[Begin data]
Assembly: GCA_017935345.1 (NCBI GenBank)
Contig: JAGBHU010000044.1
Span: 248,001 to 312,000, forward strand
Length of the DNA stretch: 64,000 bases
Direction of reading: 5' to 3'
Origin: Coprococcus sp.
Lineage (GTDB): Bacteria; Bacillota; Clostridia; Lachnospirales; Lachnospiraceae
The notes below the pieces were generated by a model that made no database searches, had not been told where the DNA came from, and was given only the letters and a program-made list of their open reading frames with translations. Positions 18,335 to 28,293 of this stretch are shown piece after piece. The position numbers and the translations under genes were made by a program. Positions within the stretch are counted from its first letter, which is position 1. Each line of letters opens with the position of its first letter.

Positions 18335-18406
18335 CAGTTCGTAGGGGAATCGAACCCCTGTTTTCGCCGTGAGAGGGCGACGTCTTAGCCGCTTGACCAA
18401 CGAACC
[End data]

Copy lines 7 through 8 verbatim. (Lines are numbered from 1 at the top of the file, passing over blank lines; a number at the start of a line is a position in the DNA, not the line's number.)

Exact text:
Lineage (GTDB): Bacteria; Bacillota; Clostridia; Lachnospirales; Lachnospiraceae
The notes below the pieces were generated by a model that made no database searches, had not been told where the DNA came from, and was given only the letters and a program-made list of their open reading frames with translations. Positions 18,335 to 28,293 of this stretch are shown piece after piece. The position numbers and the translations under genes were made by a program. Positions within the stretch are counted from its first letter, which is position 1. Each line of letters opens with the position of its first letter.